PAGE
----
Sahibs and Shikar: Colonial Hunting and Wildlife in British India, 1800-1935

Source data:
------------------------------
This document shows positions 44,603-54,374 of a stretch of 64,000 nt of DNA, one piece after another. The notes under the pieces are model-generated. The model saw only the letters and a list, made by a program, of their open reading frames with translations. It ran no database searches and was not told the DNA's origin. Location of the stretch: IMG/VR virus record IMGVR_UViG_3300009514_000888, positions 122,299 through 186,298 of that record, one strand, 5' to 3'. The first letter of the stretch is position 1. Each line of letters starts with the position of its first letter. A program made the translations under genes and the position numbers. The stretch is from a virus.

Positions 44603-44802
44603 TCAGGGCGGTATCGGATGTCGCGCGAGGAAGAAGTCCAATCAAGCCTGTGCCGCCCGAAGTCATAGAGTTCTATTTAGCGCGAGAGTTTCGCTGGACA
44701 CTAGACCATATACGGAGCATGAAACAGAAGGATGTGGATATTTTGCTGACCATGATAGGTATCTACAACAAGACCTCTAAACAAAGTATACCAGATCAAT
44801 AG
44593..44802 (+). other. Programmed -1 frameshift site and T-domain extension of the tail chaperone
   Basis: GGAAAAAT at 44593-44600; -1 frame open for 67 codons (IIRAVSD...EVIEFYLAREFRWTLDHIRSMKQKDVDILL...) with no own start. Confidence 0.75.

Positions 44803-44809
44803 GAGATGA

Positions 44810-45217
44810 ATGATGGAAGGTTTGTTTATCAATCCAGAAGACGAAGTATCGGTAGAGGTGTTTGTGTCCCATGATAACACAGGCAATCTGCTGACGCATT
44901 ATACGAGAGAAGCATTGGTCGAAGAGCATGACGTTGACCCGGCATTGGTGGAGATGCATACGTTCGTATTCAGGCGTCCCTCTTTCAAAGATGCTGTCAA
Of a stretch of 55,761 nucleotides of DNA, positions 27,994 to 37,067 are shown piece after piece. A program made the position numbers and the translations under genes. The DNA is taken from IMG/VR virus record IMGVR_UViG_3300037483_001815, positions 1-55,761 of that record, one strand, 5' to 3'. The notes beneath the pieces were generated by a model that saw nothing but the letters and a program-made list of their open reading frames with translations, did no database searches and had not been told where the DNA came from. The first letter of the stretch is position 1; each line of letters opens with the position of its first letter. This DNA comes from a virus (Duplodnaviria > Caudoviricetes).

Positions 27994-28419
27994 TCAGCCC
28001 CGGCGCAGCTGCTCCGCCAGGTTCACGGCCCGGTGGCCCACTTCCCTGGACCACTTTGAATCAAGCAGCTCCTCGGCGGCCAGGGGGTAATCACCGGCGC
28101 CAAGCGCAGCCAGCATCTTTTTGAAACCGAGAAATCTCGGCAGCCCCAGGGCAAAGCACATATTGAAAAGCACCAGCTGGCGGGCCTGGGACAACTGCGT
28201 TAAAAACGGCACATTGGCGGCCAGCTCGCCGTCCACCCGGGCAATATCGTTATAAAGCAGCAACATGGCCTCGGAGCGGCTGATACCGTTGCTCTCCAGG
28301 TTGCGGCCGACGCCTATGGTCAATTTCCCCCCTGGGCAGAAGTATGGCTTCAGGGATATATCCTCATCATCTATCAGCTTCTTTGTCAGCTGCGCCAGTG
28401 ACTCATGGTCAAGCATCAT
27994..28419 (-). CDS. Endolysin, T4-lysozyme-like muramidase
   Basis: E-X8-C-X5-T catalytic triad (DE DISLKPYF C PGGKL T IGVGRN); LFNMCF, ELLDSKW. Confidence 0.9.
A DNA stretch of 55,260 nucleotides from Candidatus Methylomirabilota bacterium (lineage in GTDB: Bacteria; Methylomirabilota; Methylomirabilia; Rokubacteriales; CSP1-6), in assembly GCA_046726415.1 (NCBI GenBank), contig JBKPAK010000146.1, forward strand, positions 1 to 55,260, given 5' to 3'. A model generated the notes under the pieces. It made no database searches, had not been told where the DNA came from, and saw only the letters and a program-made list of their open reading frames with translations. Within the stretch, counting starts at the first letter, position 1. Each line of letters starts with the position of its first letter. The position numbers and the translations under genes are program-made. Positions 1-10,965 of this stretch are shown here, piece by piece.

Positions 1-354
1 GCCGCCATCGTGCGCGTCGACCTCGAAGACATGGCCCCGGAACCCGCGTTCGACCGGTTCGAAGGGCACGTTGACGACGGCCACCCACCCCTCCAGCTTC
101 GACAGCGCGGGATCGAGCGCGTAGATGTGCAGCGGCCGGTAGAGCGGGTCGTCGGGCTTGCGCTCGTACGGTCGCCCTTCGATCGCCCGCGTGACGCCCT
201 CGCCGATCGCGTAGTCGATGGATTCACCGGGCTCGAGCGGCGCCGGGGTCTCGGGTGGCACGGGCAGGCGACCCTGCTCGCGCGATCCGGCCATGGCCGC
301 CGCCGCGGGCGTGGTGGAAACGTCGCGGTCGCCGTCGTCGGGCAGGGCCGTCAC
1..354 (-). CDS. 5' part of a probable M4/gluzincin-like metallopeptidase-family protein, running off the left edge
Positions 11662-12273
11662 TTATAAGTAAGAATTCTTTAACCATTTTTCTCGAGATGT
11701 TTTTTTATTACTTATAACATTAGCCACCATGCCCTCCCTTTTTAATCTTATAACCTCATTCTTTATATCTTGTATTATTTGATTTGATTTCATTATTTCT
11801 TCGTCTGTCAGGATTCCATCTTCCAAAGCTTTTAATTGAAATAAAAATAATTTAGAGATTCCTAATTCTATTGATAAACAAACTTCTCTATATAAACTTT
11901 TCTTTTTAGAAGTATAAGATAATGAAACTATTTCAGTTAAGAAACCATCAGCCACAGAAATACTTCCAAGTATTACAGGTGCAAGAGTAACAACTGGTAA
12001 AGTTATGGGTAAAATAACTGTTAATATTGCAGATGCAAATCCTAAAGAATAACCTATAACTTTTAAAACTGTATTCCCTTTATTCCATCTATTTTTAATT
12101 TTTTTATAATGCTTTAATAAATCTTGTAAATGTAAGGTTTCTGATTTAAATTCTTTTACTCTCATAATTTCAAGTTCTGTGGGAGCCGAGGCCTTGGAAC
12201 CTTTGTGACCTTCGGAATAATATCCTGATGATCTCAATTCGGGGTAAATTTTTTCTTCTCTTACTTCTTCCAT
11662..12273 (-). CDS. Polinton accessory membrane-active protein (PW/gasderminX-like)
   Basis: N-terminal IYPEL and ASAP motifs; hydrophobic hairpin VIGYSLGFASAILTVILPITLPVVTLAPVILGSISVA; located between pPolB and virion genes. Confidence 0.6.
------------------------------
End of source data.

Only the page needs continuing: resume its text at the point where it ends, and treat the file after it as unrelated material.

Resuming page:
This dissertation explores the colonization of wildlife in nineteenth and early twentieth century British India. It discusses hunting and colonial policies on wildlife to explore the political, social and cultural concerns that influenced British interactions with Indian wildlife, with their compatriots and with natives. Hunting, I argue was deeply implicated in the exercise of power in all these interactions. British policies on wildlife in the nineteenth century favored a neat categorization of wild animals as "vermin and "game." By the beginning of the twentieth century however, with decreasing numbers of carnivores and native opposition, the perceived complementarily between game preservation and vermin extermination was shattered. While the colonial administration continued both these policies, they also actively sought to formulate policies to protect all animals in areas designated as sanctuaries and national parks. Colonial hunting as it emerged from the late nineteenth century reflects the changing nature of the colonial state and a new imperial ideology of dominance. I also argue racial differences between the colonialists and colonized were articulated in the domain of hunting. While hunting represented domination of nature and natives, the "colonial hunt" also came to signify a paternal benevolent British rule. The importance given to hunting and to the notion of fair play in their hunting served to "identify" the moral and physical superiority of British rulers. The new ideology of paternalism was realized in the figure of the hunter-officer, the Sahib who in hunting dangerous carnivores was seen to act as a protector of the native. The changing nature of the colonial state and creation of racial differences also had a profound impact on colonial society which became increasingly self conscious of its own identity and image. Given the metropolitan engagement with social Darwinism and their location on the fringes of civilization as it were, colonialists became the center of metropolitan preoccupation with racial contamination. The emphasis on fair play, I argue reflects the efforts of the colonial elite to enforce a model code of conduct on its members and reassure an anxious metropole of the racial distance with the native. Policing behavior of their own, through categories like fair play was therefore essential to the agenda of creating racial differences. Due to a perceived connection between hunting, power and privilege, hunting also played an important role in social relations in colonial society. As hunting came to be regulated by laws by late nineteenth century, it often became the focal point of tensions in class and power within the colonial elite on the question of access to animals.
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